Friday, October 26, 2012


I've enjoyed all the Autumn harvest decorations in "Old Town" Lilburn.

Wednesday, October 10, 2012



There's nothing like autumn and winter sunsets!  I got lucky with the photo above.  It was taken from  Lilburn City Park, and just as a pushed the shutter button, a group of geese flew across the sky.   It was my Facebook cover photo for about two days, until another wonderful view took its place!


I try to concentrate and condense information primarily for our local Atlanta market. The most recent information is from August, and we're hopeful that we'll begin to see month-to-month improvements through the end of the year.  Many experts believe that metro Atlanta finally has  hit bottom, which, believe it or not, is GOOD news!  You may have heard on the news that closings in July were up by about 5% over July of 2011, and  inventory was down, and the average sale price of Single Family Detached homes was up from July of 2011.

August showed a slight increase in number of closings for August 2012 over August 2011.  The only bad news is that the average sale price year to date was lower than the same period in 2011.  Clearly, we have a long way to go.  However, I am still seeing quite a number of new homes, and new construction stimulates the local economy in many ways.


Since many of you may be choosing to stay in your homes for awhile and make improvements, or purchasing homes which need immediate repairs, I want to post a few reminders about permits and special inspections.

As of 2008, all general contractors, as well as plumbers, electricians, and HVAC contractors, must be licensed.  Before hiring a contractor to handle a renovation or finishing, be sure to check his/her credentials. Permits are not needed for many jobs, but something as large as a basement finishing require building permits.

Ironically, the property owner does not have to be a licensed contractor to supervise a renovation.  However, the owner must know and abide by current building codes and county ordinances.  Upon resale, the most common inspection issues involve unskilled work involving electrical, plumbing,  HVAC, and decks, porches, and steps.  Most of these items are safety related.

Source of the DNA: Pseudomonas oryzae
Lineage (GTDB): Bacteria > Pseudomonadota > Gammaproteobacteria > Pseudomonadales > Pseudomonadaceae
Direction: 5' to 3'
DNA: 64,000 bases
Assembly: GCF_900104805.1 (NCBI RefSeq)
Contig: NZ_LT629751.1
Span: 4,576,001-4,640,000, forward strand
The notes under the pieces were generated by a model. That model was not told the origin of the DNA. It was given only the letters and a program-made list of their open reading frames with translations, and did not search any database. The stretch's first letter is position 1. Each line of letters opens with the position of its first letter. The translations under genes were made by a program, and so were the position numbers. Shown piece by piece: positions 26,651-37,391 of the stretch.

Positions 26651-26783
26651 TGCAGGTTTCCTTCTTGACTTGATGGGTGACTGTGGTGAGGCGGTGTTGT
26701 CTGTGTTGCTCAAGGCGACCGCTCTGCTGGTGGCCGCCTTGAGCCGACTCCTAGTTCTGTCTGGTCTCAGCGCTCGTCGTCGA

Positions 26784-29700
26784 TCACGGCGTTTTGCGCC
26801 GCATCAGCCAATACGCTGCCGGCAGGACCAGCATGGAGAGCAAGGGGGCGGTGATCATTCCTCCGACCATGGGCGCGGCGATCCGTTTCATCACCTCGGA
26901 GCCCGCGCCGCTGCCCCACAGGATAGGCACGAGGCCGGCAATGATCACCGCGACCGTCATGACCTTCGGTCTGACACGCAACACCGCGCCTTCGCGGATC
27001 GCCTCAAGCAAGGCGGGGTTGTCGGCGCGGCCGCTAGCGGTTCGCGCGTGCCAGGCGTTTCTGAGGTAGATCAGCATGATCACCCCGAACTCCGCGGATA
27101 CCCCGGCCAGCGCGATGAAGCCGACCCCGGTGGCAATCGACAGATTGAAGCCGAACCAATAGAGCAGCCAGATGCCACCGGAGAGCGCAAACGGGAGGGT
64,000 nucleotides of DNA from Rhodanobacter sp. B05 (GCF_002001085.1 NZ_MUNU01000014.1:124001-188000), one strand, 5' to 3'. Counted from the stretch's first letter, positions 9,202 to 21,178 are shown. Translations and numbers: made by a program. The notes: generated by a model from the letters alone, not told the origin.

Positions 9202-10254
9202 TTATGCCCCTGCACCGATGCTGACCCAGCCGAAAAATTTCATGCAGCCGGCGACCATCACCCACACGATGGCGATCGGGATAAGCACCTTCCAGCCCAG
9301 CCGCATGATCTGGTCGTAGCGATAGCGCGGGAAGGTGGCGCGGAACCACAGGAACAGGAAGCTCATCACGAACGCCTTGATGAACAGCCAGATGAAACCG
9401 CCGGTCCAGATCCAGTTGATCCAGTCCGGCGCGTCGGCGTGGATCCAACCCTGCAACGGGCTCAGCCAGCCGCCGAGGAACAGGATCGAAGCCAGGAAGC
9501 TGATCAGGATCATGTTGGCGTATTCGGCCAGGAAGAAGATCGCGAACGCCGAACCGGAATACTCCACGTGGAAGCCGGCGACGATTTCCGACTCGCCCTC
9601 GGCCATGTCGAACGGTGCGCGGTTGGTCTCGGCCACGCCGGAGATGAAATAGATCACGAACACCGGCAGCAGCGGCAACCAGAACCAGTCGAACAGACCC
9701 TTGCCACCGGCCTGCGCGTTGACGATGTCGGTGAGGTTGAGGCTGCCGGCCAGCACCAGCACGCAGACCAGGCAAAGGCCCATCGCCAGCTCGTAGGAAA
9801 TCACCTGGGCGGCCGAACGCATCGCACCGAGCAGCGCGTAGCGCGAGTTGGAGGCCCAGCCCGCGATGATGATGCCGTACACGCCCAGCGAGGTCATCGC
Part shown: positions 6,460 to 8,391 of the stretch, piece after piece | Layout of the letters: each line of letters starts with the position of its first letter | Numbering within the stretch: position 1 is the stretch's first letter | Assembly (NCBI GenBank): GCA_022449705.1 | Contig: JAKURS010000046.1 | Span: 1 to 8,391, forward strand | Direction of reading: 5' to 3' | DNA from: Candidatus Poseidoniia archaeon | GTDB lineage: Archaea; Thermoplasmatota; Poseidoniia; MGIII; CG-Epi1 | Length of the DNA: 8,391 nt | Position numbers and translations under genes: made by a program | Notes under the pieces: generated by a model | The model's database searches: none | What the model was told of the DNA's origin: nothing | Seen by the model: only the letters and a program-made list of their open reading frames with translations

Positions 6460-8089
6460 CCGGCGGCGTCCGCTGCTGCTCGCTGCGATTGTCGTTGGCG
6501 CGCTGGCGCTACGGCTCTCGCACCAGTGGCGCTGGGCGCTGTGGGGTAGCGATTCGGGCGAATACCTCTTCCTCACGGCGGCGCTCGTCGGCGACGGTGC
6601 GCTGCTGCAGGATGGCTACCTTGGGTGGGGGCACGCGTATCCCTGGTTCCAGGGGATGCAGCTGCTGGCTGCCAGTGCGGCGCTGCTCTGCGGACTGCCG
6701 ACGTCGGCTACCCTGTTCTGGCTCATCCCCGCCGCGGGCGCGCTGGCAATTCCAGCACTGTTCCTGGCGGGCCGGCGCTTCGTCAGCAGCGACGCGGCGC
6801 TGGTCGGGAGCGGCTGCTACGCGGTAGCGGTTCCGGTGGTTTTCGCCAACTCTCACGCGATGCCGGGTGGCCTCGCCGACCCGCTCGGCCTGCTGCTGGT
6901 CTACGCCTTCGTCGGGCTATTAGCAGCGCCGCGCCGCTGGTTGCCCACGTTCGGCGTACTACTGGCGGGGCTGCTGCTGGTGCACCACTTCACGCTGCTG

Another fairly recent issue is the requirement of any home built prior to 1978 be tested for lead based paint by a certified inspector.  If the house tests positive for unacceptable levels of lead, any renovations which significantly disturb an existing wall or window must be completed by  a certified lead paint contractor.  If you need resources, please let me know.


So much has changed in the City of Lilburn, I thought it was time to rerun this article. Main Street now offers brick pavers and sidewalks, with a plaza in front of City Hall. The park is bustling with activity, with soccer and concerts on the green, and the newly opened Lilburn Greenway along the creek.

Lilburn, located in the western part of the county on the Southern Rail Line, was established around 1891 when the railroad was completed, although it was not chartered until 1910, and officially incorporated in 1955.

However, there were early settlers in the area, including Thomas Wynne, who built his family home here in approximately 1838. It was restored in 1975, and is now owned and maintained by the City of
Lilburn. Several old plantation homes still exist on Five Forks Trickum Road between Lilburn and Lawrenceville.

Early settlers of the area included the families of: Carroll,
Nash, Jordan, Brownlee, Harmon, Kennerly, McDaniel, Young, Dickens, Pickens, Mathews, Kelley, and Garner. Many early family members are buried in the Lilburn Baptist Church Cemetery (originally called Liberty Baptist).

Camp Creek Primitive Baptist Church and cemetery is located just east of the town of Lilburn on Main Street-Camp Creek Road at the corner of Arcado Road. The first conference of this church was held in May, 1823.

Friendship Primitive Baptist Church was organized on May 25, 1833. It is located on Dogwood Road, just off Five Forks Trickum Road between Lilburn and Lawrenceville.

Yellow River Baptist Church, located on Five Forks-Trickum Road, was organized in 1871. The first building was erected in 1871, and was replaced by a stone building in 1947. A large brick complex has since been added to the stone building.

Lilburn today is still a quaint little village, called "Old Town Lilburn" on the railroad. It has its own city government and police department, and newly renovated
Lilburn Park. It holds annual festivals and summer concerts in the park.

The old stores are now antique and gift shops. In town are many lovely Victorian homes. Just outside the town itself are residential and commercial areas, and Lilburn schools are considered some of the best in metro
Atlanta, including Parkview High School, Providence School, and Berkmar High. Many Lilburn residents are in the Brookwood High School cluster.

Newly expanded and renovated public parks include
Mountain Park Park, Mountain Park Aquatic Center (opened 2004), and Lilburn City Park. The newly opened BAPS Swaminarayan Mandir is one of the largest Hindu Vedic temples outside India (if you have an opportunity to tour it, do. It's amazing.)

Lilburn is convenient to I-85, Highway 78,
Stone Mountain Park, and the Yellow River Biking Trails.

History of
Gwinnett County, 1818-1960, Volume II, by James C. Flanigan, copyright 1959
Dynamic Gwinnett, text by Bill Kirby, copyright 1993.